against members of the Eurasian Economic Space (Russia) after 2014, the movement of non-Poles across the Polish-Belarusian border in 2015–2016 decreased by 9–11% and the drop in the travel of Polish citizens was slightly bigger (14–16%). By 2018, cross-border traffic on the Polish-Belarusian border reached 101.7% (non-Poles) and 101.5% (Poles) compared to 2014, which was directly influenced by the introduction of a visa-free zone. The frequency of trips, despite the negative impact of economic stag-nation in relations between the EU and the countries of the Eurasian Economic Space (Russia), remains high; over 72% of non-Poles and 67% of Polish visitors travel sev-eral times a month. Simultaneously, approx. 60% of non-residents (mostly Belarusian citizens) and 75% of Poles live up to 50 km from the border. The primary purpose of


Tourist Clusters as a Factor in Activating Cross-Border Spatial Development 13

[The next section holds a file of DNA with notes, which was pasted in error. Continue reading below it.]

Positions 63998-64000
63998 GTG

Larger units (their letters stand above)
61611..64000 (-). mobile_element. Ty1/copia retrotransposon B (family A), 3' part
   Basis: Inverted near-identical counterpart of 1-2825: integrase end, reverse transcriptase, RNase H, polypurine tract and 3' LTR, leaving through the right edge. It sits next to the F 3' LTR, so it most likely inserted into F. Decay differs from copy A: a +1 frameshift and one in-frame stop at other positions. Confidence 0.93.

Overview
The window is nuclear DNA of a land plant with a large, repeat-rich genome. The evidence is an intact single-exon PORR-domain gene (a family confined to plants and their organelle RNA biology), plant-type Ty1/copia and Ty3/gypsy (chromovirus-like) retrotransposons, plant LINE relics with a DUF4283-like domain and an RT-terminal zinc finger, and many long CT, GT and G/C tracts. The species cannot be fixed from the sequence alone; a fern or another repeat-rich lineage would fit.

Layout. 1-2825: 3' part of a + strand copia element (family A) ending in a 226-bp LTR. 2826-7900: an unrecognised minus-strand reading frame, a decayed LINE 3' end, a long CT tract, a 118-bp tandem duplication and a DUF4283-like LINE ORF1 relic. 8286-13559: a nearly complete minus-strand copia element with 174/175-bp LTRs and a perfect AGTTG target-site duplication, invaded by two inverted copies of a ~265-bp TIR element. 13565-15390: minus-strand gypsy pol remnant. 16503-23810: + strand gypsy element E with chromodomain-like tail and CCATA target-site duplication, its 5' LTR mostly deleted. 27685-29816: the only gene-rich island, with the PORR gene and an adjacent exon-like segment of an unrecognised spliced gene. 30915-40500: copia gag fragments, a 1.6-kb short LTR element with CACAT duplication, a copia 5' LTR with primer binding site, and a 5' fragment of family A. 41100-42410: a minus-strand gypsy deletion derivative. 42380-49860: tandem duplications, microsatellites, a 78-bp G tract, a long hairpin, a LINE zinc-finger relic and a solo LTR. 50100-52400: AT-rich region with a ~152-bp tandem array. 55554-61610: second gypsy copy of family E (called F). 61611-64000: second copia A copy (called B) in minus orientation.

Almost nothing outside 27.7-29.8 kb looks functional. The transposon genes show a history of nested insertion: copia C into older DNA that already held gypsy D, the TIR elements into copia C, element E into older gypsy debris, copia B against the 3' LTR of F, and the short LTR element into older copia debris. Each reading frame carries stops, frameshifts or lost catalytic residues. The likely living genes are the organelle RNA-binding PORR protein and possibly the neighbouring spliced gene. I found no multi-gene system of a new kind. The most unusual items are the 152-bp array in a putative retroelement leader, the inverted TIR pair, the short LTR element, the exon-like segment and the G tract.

non-Pole trips is shopping (80%), visiting relatives (8%), and tourism (2%). Among Polish tourists, the significance of shopping is lower (72%), while visiting relatives (14%) and tourism (7%) are higher (Ruch graniczny..., 2019). Thus, among the particu-lar types of cross-border travel (shopping, family visits, as well as cultural, sports-rec-reational and educational) purely tourist destinations are only in third place. It is worth noting that the mechanisms for local border traffic (mały ruch graniczny – MRG) have not yet been implemented on the Polish-Belarusian border, unlike Russia (suspended in recent years) and Ukraine (Piekutowska, 2016), which will bring favourable results for border regions. In 2017–2018, arrivals of non-Poles relative to the number of out-going Poles on the Polish-Belarussian border was about 8.0 (7.9–8.3 times more Bela-russians and other non-Poles crossed the borders into Poland than Poles to Belarus). It is slightly smaller than between Poland and Ukraine (9.7–9.8) in the same period which are under MRG conditions. On the southern border with the Czech Republic and Slovakia, such a rate does not exceed 1.0–1.2, with Germany – 1.6, with Lithuania – 2.2, and with Russia (after suspending MRG) – 1.8. With such intense traffic in cross-bor-der areas, there are noticeable processes of the transformation of natural and cultural landscapes and the development of tourism infrastructure. This shapes conditions for the creation of clusters in the border regions of Poland and Belarus: on the tourist trail of the Augustów Canal, in the Białowieża Forest region, and the border region cities of Brest and Grodno.